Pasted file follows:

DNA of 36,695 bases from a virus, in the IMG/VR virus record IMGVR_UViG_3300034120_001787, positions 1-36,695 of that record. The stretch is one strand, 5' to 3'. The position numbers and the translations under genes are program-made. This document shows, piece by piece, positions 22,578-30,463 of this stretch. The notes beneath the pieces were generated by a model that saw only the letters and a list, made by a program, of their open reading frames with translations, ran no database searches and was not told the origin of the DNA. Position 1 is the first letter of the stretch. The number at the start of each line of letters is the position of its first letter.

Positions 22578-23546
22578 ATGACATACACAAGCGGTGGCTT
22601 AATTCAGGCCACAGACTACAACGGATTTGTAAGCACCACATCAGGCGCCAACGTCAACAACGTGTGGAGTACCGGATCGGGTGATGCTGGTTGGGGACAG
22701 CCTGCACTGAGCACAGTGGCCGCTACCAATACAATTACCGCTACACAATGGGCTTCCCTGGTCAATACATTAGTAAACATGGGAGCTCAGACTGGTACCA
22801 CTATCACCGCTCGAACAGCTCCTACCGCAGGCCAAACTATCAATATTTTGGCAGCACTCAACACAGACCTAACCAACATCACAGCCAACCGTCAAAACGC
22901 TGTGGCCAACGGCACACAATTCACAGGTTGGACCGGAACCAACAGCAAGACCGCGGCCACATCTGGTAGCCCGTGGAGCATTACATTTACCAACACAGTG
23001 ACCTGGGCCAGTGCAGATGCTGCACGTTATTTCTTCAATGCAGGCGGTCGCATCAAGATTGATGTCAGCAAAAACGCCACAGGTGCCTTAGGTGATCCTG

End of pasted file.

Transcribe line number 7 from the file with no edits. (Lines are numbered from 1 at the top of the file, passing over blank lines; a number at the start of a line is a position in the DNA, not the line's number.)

22901 TGTGGCCAACGGCACACAATTCACAGGTTGGACCGGAACCAACAGCAAGACCGCGGCCACATCTGGTAGCCCGTGGAGCATTACATTTACCAACACAGTG